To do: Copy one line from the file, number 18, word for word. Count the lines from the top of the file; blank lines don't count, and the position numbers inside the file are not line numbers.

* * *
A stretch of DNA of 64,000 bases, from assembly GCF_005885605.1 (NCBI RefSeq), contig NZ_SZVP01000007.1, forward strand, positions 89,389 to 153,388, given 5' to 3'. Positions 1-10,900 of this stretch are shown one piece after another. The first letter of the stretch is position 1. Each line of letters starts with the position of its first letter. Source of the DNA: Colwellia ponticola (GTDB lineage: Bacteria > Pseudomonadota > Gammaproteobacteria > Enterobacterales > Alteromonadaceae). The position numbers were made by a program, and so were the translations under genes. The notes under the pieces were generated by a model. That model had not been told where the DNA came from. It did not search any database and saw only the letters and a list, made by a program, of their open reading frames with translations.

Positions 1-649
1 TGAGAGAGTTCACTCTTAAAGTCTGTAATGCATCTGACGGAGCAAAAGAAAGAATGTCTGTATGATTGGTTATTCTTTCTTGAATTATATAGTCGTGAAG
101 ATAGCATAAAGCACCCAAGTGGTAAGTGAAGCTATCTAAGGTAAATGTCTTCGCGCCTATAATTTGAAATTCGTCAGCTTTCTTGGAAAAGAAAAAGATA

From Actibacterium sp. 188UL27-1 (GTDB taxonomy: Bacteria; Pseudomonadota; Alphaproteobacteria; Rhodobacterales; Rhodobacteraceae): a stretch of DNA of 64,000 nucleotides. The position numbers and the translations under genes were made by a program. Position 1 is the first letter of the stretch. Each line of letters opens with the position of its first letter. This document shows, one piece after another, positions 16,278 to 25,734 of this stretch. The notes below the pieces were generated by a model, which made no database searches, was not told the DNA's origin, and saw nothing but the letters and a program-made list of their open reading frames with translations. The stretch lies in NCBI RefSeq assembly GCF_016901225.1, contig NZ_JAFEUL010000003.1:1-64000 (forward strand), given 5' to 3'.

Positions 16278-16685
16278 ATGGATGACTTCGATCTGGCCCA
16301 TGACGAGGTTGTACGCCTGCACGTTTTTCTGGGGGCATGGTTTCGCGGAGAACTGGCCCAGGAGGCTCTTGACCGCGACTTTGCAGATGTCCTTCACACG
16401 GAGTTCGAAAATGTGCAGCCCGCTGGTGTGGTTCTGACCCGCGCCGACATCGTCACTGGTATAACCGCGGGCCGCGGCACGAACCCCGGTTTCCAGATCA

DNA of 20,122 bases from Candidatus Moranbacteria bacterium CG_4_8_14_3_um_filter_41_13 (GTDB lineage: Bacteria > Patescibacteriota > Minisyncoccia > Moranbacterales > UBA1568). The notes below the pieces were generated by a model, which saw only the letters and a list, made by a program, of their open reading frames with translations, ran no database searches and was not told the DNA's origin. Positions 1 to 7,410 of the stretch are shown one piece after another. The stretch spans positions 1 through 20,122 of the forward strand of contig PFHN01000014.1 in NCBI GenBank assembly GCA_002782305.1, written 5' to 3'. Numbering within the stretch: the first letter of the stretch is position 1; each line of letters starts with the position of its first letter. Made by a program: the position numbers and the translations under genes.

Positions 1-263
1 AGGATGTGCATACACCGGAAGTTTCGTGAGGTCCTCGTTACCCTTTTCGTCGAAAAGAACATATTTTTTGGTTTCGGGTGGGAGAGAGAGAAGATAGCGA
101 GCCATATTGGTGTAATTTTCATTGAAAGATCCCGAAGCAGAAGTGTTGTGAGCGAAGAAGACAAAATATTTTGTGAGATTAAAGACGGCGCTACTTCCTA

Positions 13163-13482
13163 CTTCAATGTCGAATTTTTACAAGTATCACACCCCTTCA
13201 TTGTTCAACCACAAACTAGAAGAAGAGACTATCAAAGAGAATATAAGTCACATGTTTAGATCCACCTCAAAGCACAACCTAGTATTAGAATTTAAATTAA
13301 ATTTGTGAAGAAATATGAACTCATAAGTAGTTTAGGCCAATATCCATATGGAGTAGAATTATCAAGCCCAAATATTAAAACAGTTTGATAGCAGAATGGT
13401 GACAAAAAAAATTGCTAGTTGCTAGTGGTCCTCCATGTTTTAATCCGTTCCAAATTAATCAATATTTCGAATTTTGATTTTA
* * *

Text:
13401 GACAAAAAAAATTGCTAGTTGCTAGTGGTCCTCCATGTTTTAATCCGTTCCAAATTAATCAATATTTCGAATTTTGATTTTA